By Nadra Kareem Nittle
Thanksgiving has become synonymous with family, food and football over the years. But this unassuming American holiday is not without controversy. Schools still teach children that Thanksgiving marks the day that Pilgrims met helpful Indians who gave them food, farming techniques and more to overcome the bitter New England cold. The children color cutouts of happy Pilgrims and happy Indians which ignore that contact between the two led to the decimation of millions of Native peoples. To raise awareness about the price indigenous people paid for Thanksgiving, a group called the United American Indians of New England established Thanksgiving as its National Day of Mourning in 1970. The fact that UAINE mourns on this day poses a question to any socially conscious American: Should Thanksgiving be celebrated?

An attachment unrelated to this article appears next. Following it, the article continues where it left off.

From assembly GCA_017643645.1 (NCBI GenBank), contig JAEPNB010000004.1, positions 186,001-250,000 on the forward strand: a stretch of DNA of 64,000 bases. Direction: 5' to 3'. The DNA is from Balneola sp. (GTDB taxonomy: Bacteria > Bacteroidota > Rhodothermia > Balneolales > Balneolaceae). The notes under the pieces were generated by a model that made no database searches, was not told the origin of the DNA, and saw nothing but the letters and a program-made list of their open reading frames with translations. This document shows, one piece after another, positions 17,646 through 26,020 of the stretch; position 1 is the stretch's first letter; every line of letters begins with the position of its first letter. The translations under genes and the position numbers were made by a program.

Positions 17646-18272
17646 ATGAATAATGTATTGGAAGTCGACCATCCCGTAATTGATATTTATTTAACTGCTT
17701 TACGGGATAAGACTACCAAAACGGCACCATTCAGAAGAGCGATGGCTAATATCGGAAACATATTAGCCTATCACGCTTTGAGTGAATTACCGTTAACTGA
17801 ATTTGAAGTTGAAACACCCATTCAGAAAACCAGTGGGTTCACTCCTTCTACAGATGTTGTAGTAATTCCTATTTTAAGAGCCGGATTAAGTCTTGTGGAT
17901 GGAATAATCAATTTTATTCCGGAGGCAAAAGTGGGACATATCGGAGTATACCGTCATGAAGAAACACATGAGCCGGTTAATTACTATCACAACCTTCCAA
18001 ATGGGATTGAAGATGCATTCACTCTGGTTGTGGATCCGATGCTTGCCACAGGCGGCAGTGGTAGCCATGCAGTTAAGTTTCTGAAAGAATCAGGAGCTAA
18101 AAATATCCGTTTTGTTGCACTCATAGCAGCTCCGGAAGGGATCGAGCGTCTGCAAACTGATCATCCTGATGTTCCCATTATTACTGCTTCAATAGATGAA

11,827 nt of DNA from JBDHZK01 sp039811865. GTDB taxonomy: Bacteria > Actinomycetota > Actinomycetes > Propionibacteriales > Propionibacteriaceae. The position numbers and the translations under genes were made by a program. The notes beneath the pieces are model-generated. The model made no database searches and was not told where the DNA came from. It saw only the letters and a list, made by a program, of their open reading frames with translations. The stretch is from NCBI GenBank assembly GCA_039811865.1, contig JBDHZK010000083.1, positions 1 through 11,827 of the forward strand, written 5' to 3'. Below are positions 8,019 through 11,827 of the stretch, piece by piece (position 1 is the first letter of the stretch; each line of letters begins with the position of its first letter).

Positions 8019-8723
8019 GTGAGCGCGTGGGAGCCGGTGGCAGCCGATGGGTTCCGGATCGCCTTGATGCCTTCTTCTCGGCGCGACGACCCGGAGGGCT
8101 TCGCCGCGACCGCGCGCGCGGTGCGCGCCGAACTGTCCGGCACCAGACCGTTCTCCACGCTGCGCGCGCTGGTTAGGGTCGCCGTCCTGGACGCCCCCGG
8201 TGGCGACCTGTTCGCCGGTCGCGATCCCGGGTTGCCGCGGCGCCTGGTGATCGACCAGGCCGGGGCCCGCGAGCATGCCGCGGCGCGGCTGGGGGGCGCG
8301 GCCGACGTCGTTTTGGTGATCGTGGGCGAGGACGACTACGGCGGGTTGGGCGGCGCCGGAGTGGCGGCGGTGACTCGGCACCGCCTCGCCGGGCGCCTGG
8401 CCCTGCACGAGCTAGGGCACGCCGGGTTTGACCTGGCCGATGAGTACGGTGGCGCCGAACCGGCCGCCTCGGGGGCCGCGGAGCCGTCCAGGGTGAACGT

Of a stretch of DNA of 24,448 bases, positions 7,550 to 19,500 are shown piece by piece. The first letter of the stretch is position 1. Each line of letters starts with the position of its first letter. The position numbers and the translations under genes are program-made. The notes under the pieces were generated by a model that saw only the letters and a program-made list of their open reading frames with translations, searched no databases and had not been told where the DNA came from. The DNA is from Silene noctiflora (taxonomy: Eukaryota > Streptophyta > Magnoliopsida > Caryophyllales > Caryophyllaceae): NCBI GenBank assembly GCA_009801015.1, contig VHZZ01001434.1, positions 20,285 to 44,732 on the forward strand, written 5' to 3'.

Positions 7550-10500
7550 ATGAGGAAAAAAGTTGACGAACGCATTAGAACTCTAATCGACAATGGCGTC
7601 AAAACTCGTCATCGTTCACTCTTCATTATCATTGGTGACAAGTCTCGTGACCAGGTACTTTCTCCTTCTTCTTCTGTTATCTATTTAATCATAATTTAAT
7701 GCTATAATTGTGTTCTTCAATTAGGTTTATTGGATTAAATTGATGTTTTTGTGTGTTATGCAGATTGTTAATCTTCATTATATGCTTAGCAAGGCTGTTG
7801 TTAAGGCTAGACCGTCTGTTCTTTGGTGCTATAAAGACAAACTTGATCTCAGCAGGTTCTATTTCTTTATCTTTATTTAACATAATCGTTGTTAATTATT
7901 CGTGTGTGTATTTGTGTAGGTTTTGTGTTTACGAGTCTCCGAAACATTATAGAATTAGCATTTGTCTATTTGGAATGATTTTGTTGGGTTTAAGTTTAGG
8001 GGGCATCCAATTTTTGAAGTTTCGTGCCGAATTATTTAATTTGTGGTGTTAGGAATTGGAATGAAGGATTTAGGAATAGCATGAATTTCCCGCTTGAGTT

Why Some Natives Celebrate Thanksgiving
The decision to celebrate Thanksgiving divides even Native Americans. Jacqueline Keeler wrote a widely circulated editorial about why she, a member of the Dineh Nation and Yankton Dakota Sioux, celebrates the holiday. For one, Keeler views herself as “a very select group of survivors.” The fact that Natives managed to survive mass murder, forced relocation, theft of land and other injustices “with our ability to share and to give intact” gives Keeler hope that healing is possible.
In her essay, Keeler makes it clear that she takes issue with how one-dimensionally Natives are portrayed in commercialized Thanksgiving celebrations. The Thanksgiving she recognizes is a revisionist one. She explains:
“These were not merely ‘friendly Indians.’ They had already experienced European slave traders raiding their villages for a hundred years or so, and they were wary—but it was their way to give freely to those who had nothing. Among many of our peoples, showing that you can give without holding back is the way to earn respect.”